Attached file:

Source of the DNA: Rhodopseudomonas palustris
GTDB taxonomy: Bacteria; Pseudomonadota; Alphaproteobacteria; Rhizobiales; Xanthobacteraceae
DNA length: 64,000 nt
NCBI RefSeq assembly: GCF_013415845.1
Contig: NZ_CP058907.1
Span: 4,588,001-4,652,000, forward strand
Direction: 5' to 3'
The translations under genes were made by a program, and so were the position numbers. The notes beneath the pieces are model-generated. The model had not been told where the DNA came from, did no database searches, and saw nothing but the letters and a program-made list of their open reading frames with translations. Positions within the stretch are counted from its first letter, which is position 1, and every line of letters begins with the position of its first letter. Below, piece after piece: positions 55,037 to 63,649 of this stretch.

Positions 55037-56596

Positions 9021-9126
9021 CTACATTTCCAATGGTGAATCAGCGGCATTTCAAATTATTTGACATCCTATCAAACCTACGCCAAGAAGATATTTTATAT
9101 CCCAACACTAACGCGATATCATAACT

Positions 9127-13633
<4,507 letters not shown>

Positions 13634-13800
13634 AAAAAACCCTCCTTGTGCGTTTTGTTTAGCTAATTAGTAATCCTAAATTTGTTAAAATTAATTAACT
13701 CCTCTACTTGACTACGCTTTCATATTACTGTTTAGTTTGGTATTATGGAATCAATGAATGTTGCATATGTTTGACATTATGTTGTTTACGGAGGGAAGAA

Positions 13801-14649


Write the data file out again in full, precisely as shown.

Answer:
Source of the DNA: Rhodopseudomonas palustris
GTDB taxonomy: Bacteria; Pseudomonadota; Alphaproteobacteria; Rhizobiales; Xanthobacteraceae
DNA length: 64,000 nt
NCBI RefSeq assembly: GCF_013415845.1
Contig: NZ_CP058907.1
Span: 4,588,001-4,652,000, forward strand
Direction: 5' to 3'
The translations under genes were made by a program, and so were the position numbers. The notes beneath the pieces are model-generated. The model had not been told where the DNA came from, did no database searches, and saw nothing but the letters and a program-made list of their open reading frames with translations. Positions within the stretch are counted from its first letter, which is position 1, and every line of letters begins with the position of its first letter. Below, piece after piece: positions 55,037 to 63,649 of this stretch.

Positions 55037-56596

Positions 9021-9126
9021 CTACATTTCCAATGGTGAATCAGCGGCATTTCAAATTATTTGACATCCTATCAAACCTACGCCAAGAAGATATTTTATAT
9101 CCCAACACTAACGCGATATCATAACT

Positions 9127-13633
<4,507 letters not shown>

Positions 13634-13800
13634 AAAAAACCCTCCTTGTGCGTTTTGTTTAGCTAATTAGTAATCCTAAATTTGTTAAAATTAATTAACT
13701 CCTCTACTTGACTACGCTTTCATATTACTGTTTAGTTTGGTATTATGGAATCAATGAATGTTGCATATGTTTGACATTATGTTGTTTACGGAGGGAAGAA

Positions 13801-14649